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October 20, 2017

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Outstanding issues delay arraignment in case of Las Vegas Strip shooting, crash


Steve Marcus

Ammar Harris, the suspect the Feb. 21 Las Vegas Strip shooting and car crash that killed three people, is escorted into the courtroom at the Regional Justice Center Wednesday, April 17, 2013.

Ammar Harris Back in Las Vegas

Ammar Harris is brought to the Clark County Detention Center on April 16, 2013, to be booked on charges related to a shooting and fiery crash on the Las Vegas Strip in which three people were killed Feb. 21, 2013. Launch slideshow »

Strip shooting crash

Smoke and flames billow from a burning vehicle following a shooting and multicar accident on the Las Vegas Strip early Thursday, Feb. 21, 2013. Launch slideshow »

A scheduled arraignment in District Court for a man accused of opening fire on the Las Vegas Strip in late February, resulting in the deaths of three people, was delayed Monday until May 13.

Clark County District Court Judge Kathleen E. Delaney granted the continuance after the prosecution and defense indicated there were issued that needed to be discussed before the arraignment.

The suspect, Ammar Harris, 27, is accused of recklessly shooting from his Range Rover while driving north on the Las Vegas Strip before dawn on Feb. 21.

According to police, Harris shot a driver in another vehicle, killing him. The victim’s vehicle accelerated through a red light, striking a cab, which went up in flames, killing the driver and passenger.

Harris was indicted last month on charges including three counts of first-degree murder and one count of attempted murder.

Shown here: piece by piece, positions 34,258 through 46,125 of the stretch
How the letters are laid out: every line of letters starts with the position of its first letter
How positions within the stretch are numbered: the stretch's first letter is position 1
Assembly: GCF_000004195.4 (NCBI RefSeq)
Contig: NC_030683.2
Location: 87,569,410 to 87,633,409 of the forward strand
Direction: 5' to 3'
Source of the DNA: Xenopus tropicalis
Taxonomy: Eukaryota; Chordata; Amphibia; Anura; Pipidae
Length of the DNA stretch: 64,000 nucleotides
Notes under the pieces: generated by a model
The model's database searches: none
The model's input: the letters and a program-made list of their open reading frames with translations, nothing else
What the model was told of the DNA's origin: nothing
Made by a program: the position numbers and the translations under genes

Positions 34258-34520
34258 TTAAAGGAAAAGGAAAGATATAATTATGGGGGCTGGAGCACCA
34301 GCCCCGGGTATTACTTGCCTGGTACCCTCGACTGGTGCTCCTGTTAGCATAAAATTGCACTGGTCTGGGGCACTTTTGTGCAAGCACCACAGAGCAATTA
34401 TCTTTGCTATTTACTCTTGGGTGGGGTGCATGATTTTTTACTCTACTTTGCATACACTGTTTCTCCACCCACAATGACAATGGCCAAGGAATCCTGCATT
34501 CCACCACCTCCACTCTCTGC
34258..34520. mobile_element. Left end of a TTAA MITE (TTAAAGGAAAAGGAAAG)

Clark County Chief Deputy District Attorney David Stanton did not comment on what matters needed to be hammered out before the arraignment. Public defenders could not immediately be reached for comment.

On Wednesday, the case will be brought before a special committee in the District Attorney’s Office to determine whether to seek the death penalty. The committee considers factors such as aggravating circumstances, whether a jury would be likely to impose a death sentence and whether a conviction would likely stand up to an appeal, Stanton said.

Tehran Boldon, the brother of cab driver Michael Boldon, who died in the crash, has attended every hearing for Harris and said he is willing to wait to see justice.

“I’m not sure if he is going to plead not guilt or guilty,” Boldon said. “I don’t really think that’s going to matter too much. If he pleads guilty, maybe he is trying to save his hide. But if he wants to take a life, I guess he should ready to give his own.”

Kenneth Cherry Jr. was identified as the slain driver police alleged Harris originally targeted. Cherry’s wounds caused him to lose control of the car, which ran a red light at Flamingo Road and crashed into the taxi, police said.

Boldon, 62, and cab passenger Sandra Sutton-Wasmund, 48, a businesswoman from Maple Valley, Wash., died in the crash.

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